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The Egtved Girl: The incredibly well-preserved remains of a Nordic Bronze Age girl found in a barrow in Denmark in 1921

Neil Patrick

The Egtved Girl was a Nordic Bronze Age girl whose well-preserved remains were discovered outside Egtved, Denmark in 1921. Aged 16–18 at death, she was slim, 160 cm tall (about 5 ft 3 in), had short, blond hair and well-trimmed nails.

Her burial has been dated by analysis of to 1370 BC. She was discovered together with cremated remains of a child in a barrow approximately 30 metres wide and 4 metres high. Only the girl’s hair, brain, teeth, nails and a little of her skin remain preserved.

 

Egtvedpigen at the National Museum in Copenhagen. Bronze Age corpse, died in summer 1370 BC Source

Egtvedpigen at the National Museum in Copenhagen. Bronze Age corpse, died in summer 1370 BC Source

 

Treetrunk coffin of the Egtved Girl at the National Museum of Denmark.Source

Treetrunk coffin of the Egtved Girl at the National Museum of Denmark.Source

The barrow was excavated in 1921, and an east-west aligned coffin was found. It was transported in sealed conditions to the National Museum of Denmark in Copenhagen, where it was opened and the Egtved Girl discovered.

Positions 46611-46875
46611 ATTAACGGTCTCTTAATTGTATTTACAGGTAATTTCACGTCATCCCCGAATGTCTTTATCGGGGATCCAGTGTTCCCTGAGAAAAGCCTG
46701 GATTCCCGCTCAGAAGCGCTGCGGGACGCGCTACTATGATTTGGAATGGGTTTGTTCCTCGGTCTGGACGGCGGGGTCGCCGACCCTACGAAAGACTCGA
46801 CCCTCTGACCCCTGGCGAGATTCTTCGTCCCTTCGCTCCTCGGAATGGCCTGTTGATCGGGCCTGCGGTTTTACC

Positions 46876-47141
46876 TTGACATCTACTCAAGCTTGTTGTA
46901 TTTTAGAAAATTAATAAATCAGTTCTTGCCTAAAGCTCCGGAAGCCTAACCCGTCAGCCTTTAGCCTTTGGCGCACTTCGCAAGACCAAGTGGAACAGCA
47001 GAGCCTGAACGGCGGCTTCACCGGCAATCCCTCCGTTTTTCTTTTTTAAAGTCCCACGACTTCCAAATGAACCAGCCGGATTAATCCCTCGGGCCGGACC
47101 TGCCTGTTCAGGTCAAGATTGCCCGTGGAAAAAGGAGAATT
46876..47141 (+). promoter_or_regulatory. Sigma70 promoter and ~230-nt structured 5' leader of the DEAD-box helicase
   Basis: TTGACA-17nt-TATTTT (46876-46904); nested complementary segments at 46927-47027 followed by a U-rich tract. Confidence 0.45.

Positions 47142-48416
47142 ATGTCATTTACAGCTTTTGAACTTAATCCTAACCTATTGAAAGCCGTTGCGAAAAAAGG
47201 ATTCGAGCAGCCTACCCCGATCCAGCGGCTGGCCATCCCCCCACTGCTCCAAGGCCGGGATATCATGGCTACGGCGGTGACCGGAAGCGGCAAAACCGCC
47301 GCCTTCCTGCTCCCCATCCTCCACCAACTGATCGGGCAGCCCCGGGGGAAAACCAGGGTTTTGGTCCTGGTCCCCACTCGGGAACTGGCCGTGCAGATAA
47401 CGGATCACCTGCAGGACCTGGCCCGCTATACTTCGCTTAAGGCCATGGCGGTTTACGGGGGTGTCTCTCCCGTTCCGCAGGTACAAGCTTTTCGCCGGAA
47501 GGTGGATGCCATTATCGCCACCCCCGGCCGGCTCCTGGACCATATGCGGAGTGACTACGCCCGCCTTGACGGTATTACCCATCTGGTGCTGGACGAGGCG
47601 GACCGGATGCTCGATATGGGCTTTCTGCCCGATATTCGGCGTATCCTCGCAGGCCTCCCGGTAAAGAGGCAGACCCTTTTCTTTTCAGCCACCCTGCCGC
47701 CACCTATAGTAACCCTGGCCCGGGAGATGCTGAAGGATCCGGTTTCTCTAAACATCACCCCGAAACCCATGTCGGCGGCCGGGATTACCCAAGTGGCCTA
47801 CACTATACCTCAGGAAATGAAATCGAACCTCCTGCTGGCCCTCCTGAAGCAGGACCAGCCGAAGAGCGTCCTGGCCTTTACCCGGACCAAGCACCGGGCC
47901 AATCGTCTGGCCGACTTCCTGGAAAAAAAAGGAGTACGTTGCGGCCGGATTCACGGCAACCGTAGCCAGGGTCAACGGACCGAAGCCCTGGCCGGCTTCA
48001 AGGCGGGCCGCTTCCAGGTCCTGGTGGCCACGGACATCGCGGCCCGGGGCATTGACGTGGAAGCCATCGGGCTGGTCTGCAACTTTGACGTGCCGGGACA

Barrow and museum near Egtved..Source

Barrow and museum near Egtved..Source

She was buried fully dressed on a cowhide in the coffin. She wore a loose bodice with sleeves reaching the elbow. She had a bare waist and wore a short string skirt.

She had bronze bracelets and a woolen belt with a large disc decorated with spirals and a spike. At her feet were the cremated remains of a child age 5–6. By her head there was a small birch bark box which contained an awl, bronze pins and a hair net.

 

Barrow and museum near Egtved Source

Barrow and museum near Egtved Source

Before the coffin was closed she was covered with a blanket and a cowhide. Flowering yarrow (indicating a summer burial) and a bucket of beer made of wheat, honey, bog-myrtle and cowberries were placed atop.

Her distinctive outfit, which caused a sensation when it was unearthed in the 1920s, is the best preserved example of a style now known to be common in Northern Europe during the Bronze Age. The fantastic state of preservation of Egtved girl is due to the acidic bog conditions of the soil, which is a common condition of this locale.

Remains of the Egtved Girl. Source

Remains of the Egtved Girl. Source

 

Replica of the Egtved Girl's outfit.Source

Replica of the Egtved Girl’s outfit.Source

 

Analysis of strontium in her hair, nails and teeth indicate that she probably originates from the Black Forest, and had traveled a lot. Her outfit was reconstructed for the National Museum of Denmark by the Lejre Experimental Centre and is on display there. A reconstructed set of clothes, as well as details of the excavation, are on display in the Egtved Girl’s museum at the excavation site.